• A “showup” is a process where the defendant was the only person shown to the witness at that time. Even though such a procedure is suggestive in nature, it is sometimes necessary for the police to conduct a “showup” or one-on-one identification procedure. Although the benefits of a fresh memory may balance the risk of undue suggestion, showups conducted more than two hours after an event present a heightened risk of misidentification. Also, police officers must instruct witnesses that the person they are about to view may or may not be the person who committed the crime and that they should not feel compelled to make an identification. In determining whether the identification is reliable or the result of an unduly suggestive procedure, you should consider how much time elapsed after the witness last saw the perpetrator, whether the appropriate instructions were given to the witness, and all other circumstances surrounding the showup.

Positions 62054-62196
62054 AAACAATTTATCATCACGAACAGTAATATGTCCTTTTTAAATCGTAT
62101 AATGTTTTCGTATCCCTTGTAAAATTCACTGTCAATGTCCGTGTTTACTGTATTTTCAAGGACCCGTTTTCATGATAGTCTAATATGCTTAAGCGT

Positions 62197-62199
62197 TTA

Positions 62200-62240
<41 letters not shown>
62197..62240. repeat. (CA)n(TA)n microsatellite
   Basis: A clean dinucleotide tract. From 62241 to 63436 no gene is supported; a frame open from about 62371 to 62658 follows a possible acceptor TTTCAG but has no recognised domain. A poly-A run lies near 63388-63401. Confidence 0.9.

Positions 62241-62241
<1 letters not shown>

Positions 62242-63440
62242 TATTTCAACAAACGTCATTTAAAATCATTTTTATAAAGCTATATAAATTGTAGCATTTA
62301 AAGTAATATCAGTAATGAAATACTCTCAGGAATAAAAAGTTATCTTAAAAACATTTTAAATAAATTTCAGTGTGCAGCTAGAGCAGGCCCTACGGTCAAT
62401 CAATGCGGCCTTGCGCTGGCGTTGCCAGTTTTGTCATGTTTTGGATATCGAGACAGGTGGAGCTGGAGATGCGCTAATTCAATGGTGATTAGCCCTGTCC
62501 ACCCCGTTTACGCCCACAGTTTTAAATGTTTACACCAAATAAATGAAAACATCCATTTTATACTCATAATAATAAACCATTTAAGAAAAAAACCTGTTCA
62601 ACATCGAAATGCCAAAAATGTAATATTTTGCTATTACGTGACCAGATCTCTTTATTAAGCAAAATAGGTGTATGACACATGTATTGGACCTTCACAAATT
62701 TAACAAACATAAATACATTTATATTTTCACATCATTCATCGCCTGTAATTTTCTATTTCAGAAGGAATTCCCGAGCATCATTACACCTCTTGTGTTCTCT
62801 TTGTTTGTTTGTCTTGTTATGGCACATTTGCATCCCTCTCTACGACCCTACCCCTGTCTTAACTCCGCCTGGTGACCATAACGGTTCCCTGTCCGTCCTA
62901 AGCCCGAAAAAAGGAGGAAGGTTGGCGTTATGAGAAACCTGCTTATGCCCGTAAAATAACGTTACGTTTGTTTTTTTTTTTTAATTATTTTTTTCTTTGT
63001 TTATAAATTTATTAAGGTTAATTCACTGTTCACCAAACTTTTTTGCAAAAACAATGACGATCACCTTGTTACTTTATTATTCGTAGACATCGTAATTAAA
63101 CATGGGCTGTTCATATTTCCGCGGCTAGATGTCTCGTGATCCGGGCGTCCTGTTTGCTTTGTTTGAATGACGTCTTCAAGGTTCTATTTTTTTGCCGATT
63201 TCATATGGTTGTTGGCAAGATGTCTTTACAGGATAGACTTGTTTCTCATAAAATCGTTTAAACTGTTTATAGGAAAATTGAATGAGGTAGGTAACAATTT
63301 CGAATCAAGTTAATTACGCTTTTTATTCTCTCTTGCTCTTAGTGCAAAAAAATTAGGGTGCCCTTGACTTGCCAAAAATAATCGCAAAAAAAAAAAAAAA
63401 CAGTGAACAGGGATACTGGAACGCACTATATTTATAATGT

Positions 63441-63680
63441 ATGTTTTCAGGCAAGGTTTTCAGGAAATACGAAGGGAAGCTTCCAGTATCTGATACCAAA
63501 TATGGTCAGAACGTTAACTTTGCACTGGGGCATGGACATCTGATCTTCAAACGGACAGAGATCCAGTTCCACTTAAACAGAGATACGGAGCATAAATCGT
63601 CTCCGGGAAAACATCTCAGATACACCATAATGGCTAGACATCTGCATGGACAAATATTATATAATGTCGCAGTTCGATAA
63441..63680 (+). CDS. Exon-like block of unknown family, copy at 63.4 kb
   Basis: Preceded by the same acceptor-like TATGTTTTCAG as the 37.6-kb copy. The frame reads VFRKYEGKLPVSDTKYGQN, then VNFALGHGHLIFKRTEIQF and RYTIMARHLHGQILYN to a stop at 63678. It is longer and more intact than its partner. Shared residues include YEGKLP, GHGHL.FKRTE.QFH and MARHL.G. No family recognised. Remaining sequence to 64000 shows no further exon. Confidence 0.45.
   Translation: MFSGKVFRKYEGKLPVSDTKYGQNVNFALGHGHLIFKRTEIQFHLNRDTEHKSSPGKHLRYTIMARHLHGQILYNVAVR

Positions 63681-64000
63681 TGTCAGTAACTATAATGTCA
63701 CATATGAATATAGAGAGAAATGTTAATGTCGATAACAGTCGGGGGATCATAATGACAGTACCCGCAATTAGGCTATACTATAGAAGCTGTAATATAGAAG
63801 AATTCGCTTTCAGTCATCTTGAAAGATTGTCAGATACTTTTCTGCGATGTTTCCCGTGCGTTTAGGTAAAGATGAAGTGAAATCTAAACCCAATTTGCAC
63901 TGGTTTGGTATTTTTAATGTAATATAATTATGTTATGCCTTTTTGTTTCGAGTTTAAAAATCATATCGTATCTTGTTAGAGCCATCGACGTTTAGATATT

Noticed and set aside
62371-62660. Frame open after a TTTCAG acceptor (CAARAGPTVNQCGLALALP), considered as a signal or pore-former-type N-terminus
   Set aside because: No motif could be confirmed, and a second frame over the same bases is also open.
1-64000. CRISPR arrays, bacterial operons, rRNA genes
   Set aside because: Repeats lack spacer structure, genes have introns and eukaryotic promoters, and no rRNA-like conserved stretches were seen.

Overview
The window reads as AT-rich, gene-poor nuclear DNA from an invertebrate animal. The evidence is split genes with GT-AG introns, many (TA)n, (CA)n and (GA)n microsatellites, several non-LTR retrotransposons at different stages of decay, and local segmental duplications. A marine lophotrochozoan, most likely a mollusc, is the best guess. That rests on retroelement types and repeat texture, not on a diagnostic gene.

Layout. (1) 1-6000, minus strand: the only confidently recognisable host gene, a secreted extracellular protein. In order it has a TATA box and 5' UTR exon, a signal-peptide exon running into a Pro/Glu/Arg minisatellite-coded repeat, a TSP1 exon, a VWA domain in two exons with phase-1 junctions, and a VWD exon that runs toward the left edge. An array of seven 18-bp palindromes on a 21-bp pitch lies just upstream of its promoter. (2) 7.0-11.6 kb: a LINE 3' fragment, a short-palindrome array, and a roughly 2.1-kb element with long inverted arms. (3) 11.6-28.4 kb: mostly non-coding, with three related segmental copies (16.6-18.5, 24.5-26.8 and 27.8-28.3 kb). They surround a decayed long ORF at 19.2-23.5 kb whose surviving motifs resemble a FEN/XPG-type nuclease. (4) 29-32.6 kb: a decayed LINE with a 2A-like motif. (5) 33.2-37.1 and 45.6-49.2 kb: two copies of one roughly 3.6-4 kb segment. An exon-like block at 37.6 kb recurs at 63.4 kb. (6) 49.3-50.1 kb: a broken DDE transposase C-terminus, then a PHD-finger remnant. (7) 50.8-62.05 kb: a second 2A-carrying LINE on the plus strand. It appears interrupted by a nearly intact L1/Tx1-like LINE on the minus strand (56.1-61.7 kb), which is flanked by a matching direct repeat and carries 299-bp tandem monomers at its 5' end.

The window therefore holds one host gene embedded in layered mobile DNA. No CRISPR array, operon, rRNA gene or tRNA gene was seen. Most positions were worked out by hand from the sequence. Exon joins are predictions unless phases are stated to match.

• A lineup administrator who knows which person or photo in the lineup is the suspect may intentionally or unintentionally convey that knowledge to the witness. That increases the chance that the witness will identify the suspect, even if the suspect is innocent. For that reason, whenever feasible, live lineups and photo arrays should be conducted by an officer who does not know the identity of the suspect.